Coral was long thought to be a powerful talisman that could stop bleeding, protect from evil spirits, and ward off hurricanes. Because it was believed that coral protected the wearer, it was a traditional gift to children. Coral was also believed to lose its powers once broken. Today, coral is the traditional 35th anniversary gift for married couples.
Stainless steel, also called corrosion resistant steel, is a steel alloy with added iron and chromium. The metal is low maintenance, rust-resistant, durable, highly lustrous and extremely hygienic, making it ideal for items such as cookware, knives, surgical instruments, jewelry and watches.
The nearly-indestructible and masculine nature of stainless steel is appealing for many jewelry styles. It has a similar appearance to platinum and polishes to a glistening sheen. Any scratches that may occur from day to day wear can be easily buffed away without endangering the piece. Unlike traditional gold, silver or platinum jewelry, stainless steel jewelry is not poured into molds, but is usually hand-cut from a solid piece of steel, leaving no seams or weak spots. With stainless steel, your jewelry will last a lifetime.
Stainless steel was first recognized in France in 1821 by metallurgist Pierre Berthier. He realized the iron-chromium alloys maintained resistance from acids and recommended their use in cutlery. After several corrosion-resistance related discoveries and patents in Europe and the United States, Harry Brearley in England discovered a modern blend of stainless steel alloy. When it was announced by The New York Times in January of 1915, he was officially credited with the invention of this impressive modern metal.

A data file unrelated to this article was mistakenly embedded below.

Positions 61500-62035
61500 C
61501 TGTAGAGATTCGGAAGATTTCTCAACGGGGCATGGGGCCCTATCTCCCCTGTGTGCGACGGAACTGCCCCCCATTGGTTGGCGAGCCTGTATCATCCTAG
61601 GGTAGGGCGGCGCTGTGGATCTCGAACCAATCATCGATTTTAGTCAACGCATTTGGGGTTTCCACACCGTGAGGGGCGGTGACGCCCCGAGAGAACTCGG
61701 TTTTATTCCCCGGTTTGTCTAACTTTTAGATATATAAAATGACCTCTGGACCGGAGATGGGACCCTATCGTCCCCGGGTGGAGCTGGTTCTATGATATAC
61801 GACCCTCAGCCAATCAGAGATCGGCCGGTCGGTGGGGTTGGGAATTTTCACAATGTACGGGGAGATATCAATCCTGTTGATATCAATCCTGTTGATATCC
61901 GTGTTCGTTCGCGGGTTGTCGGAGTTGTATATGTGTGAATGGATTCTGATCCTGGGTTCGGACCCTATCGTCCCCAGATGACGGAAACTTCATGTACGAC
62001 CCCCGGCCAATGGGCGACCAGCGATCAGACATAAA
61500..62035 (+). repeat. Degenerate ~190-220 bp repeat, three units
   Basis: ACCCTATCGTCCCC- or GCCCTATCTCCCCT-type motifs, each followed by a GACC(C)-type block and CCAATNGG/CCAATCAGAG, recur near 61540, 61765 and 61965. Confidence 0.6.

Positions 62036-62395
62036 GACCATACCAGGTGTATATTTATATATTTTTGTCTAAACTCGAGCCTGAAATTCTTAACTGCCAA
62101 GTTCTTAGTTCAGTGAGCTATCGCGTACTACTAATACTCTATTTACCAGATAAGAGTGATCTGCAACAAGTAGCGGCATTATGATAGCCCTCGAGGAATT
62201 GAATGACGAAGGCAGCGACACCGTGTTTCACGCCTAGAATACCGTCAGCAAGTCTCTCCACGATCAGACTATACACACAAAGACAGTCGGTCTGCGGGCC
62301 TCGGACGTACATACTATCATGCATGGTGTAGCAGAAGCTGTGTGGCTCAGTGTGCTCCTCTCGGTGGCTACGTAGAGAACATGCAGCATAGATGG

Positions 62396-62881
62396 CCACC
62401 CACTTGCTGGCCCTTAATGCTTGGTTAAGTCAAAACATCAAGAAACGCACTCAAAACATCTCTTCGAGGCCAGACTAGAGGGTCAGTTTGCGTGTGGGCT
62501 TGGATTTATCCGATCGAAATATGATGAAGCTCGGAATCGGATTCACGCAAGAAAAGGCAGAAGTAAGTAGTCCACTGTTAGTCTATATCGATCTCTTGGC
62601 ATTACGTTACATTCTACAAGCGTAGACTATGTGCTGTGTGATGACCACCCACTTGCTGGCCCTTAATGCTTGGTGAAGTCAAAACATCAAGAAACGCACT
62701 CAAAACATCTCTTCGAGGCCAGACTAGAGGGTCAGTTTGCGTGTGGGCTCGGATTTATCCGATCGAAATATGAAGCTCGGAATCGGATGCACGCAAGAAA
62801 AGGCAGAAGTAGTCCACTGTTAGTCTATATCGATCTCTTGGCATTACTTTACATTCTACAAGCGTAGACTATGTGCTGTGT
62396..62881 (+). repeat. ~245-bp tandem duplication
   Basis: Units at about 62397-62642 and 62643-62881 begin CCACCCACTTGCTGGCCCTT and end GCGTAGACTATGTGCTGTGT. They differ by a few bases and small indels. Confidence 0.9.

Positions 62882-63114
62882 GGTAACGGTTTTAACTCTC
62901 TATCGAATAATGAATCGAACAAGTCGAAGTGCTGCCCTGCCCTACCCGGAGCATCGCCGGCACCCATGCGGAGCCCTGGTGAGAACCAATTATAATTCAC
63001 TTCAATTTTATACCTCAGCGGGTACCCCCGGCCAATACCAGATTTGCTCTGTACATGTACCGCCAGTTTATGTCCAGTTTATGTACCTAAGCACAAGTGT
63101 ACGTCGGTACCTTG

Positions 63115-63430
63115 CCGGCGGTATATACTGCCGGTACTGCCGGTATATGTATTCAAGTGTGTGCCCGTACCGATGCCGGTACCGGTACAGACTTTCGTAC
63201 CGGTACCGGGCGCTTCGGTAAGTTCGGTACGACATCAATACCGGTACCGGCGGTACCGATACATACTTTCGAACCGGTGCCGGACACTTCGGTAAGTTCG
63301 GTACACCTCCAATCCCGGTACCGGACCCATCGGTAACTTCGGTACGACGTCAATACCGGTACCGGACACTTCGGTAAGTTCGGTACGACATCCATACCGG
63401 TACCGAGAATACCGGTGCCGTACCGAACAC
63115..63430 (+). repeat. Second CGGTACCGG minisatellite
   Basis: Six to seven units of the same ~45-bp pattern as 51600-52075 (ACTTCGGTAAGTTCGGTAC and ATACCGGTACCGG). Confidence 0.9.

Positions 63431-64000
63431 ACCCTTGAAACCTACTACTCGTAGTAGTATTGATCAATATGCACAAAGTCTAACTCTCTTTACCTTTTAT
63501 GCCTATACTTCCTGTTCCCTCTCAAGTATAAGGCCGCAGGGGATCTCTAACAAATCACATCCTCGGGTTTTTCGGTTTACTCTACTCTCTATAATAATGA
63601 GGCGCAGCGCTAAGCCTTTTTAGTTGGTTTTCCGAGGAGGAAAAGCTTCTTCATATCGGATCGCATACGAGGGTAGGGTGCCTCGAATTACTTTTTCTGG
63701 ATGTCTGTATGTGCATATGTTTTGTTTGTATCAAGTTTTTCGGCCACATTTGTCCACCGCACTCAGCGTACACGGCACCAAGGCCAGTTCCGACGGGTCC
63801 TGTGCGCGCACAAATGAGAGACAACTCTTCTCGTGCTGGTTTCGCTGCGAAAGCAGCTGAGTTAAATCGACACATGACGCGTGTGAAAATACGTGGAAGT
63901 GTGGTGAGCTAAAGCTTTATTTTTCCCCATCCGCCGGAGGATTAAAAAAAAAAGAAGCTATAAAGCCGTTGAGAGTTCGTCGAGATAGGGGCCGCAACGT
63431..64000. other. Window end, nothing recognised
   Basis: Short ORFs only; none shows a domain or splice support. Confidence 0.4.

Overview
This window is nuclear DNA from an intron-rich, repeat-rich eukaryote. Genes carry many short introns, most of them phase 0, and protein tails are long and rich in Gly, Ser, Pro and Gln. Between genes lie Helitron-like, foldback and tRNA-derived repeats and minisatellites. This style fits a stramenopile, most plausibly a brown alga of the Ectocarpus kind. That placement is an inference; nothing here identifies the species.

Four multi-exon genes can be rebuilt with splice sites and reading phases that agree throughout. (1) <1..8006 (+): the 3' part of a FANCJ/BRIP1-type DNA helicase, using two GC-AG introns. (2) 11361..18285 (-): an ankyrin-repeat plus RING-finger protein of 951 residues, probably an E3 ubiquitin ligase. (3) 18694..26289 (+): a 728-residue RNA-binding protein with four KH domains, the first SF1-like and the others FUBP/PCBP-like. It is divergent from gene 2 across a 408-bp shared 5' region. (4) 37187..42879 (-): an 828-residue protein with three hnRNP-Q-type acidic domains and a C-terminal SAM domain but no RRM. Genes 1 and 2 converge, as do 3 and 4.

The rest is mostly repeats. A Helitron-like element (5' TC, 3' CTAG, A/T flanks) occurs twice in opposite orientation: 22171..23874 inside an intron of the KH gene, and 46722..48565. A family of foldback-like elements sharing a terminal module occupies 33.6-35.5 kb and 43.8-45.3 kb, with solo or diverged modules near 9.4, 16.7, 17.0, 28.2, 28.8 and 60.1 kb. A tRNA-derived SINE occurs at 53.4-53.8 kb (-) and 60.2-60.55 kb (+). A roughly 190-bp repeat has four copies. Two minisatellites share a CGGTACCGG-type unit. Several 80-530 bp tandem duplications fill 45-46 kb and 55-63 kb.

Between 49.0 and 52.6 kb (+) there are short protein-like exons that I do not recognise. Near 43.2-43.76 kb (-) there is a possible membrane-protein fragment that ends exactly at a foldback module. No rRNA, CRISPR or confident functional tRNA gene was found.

A selection of our jewelry is made of sterling palladium alloy. Palladium is a member of the platinum group of precious metals. By replacing a portion of the copper content used in standard sterling silver with palladium, this proprietary formula renders a precious metal with superior performance attributes. Sterling palladium is five times more tarnish-resistant than standard sterling silver and has strength similar to that of 14K gold.
Palladium has been used as a precious metal in jewelry since 1939, originally as an alternative to platinum for making white gold. Its naturally white color requires no rhodium plating. Additionally, palladium is proportionally much lighter than platinum and is ideal for use in heavier gemstone jewelry. It is a more expensive alloy than nickel, but it seldom causes the allergic reactions that nickel alloy can.
To care for your plated jewelry items: